2. Spools the LN03 device on LAT port LTA331: by associating it with the storage device SYS$SYSDEVICE and the queue MKTG$LN03_1.
  3. Spools the LA210 device on LAT port LTA332: by associating it with the storage device SYS$SYSDEVICE and the queue LA210$PRINT. Despooling a Spooled Printer

Occasionally, you might need to disable spooling on a device. For example, the SET TERMINAL command can be executed only on a despooled output device. If you need to disable spooling to an output device, use the SET DEVICE command with the /NOSPOOLED qualifier.

You must stop the corresponding queues before you can change the spooling status.

For more information about the SET DEVICE/NOSPOOLED command, refer to the OpenVMS DCL Dictionary. Testing a Spooled Printer

After establishing an output device as spooled, you should test the device, because errors in disk or queue names are not detected until spooling is attempted. To test a spooled device, use a command procedure similar to the following one:

$!          *****TESTING SPOOLED DEVICE***
$! set the device spooled
$! create a test file
     !Add the first test record here.
     !Ctrl/Z to exit the file
$! write the file to the output device

8.9 Managing Tape Drives

When managing tape drives, perform the following tasks:

Task For More Information
Get information about tape drives Section 8.9.1
Change tape drive characteristics Section 8.9.2

For information about managing volumes on tape drives, see Section 9.2.

For information about managing Fibre Channel tape devices, see Guidelines for OpenVMS Cluster Configurations.

8.9.1 Getting Magnetic Tape Device Information

You can enter the SHOW DEVICES command to find available magnetic drives on your system. The SHOW DEVICES/FULL command enables you to retrieve additional information about the characteristics of a particular magnetic tape device.

8.9.2 Modifying Magnetic Tape Device Characteristics

Use the DCL command SET MAGTAPE to define the default characteristics associated with a specific magnetic tape device for subsequent file operations. The device must not be currently allocated to any other user.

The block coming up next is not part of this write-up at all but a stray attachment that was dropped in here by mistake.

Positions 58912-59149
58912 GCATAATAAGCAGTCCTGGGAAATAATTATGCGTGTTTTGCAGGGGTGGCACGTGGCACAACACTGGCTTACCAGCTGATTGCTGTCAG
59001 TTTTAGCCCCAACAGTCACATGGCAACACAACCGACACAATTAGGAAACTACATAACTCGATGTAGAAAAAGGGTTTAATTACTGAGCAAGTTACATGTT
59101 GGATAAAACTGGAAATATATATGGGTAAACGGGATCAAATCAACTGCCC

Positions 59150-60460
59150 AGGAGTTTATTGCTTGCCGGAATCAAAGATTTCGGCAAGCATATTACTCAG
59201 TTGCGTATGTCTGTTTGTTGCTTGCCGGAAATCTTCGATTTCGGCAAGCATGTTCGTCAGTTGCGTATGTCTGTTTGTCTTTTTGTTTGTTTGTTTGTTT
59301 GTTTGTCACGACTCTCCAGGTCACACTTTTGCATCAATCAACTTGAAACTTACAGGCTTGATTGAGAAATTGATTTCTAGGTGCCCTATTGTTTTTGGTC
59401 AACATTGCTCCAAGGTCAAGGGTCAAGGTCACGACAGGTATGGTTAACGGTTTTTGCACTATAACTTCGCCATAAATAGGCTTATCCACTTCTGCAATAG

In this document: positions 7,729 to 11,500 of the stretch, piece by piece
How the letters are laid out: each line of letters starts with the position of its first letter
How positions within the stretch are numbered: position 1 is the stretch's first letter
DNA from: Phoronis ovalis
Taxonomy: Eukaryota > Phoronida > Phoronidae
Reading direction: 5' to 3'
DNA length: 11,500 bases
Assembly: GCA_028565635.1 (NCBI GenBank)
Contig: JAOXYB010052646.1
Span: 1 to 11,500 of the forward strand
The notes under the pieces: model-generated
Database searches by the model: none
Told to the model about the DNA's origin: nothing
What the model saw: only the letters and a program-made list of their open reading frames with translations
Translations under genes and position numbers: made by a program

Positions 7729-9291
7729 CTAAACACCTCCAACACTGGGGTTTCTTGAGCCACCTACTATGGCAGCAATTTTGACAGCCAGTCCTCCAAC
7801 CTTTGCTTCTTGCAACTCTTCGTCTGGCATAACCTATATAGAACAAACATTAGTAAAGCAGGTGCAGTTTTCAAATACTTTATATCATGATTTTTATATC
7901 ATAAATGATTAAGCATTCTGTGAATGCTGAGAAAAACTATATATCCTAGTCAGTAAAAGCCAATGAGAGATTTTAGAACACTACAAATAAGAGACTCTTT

The following examples illustrate uses of the SET MAGTAPE command in conjunction with the MOUNT command.




> The MOUNT command mounts a tape on the MTB1: device. The /FOREIGN qualifier indicates that the tape is not in the standard format used by the operating system. For example, certain Backup utility (BACKUP) operations require you to mount a tape with the /FOREIGN qualifier.

The SET MAGTAPE command defines the density at 800 bpi for writing to the magnetic tape. (The density is reset only if the magnetic tape has never been written before.)



The MOUNT command mounts a foreign magnetic tape on the MTA0: device; the SET MAGTAPE command directs the I/O subsystem to position the magnetic tape to skip four files.



The MOUNT command mounts a foreign tape on the MTA1: device; the SET MAGTAPE/REWIND command rewinds the volume.

8.10 Managing a Card Reader (VAX Only)

On VAX systems, the Compaq CR--11 card reader reads computer card decks. Users can submit the two following types of card decks for processing:

  • Batch job card decks
  • Data card decks

To ensure that card decks are processed efficiently, you must understand their characteristics and the use of the card reader. The following sections describe which cards you should check before processing a deck through a card reader, and how to determine which cards are damaged.

8.10.1 Distinguishing the Type of Card Deck (VAX Only)

Before loading a card deck into the card reader, determine:

  • Whether the deck is a batch job or a data deck, because their processing requirements differ
  • Whether the card reader is set to the correct translation mode

The following sections describe how to make these determinations. Batch Job Card Deck (VAX Only)

A batch job card deck consists of three segments:

  • Initial cards
  • Program cards
  • Last card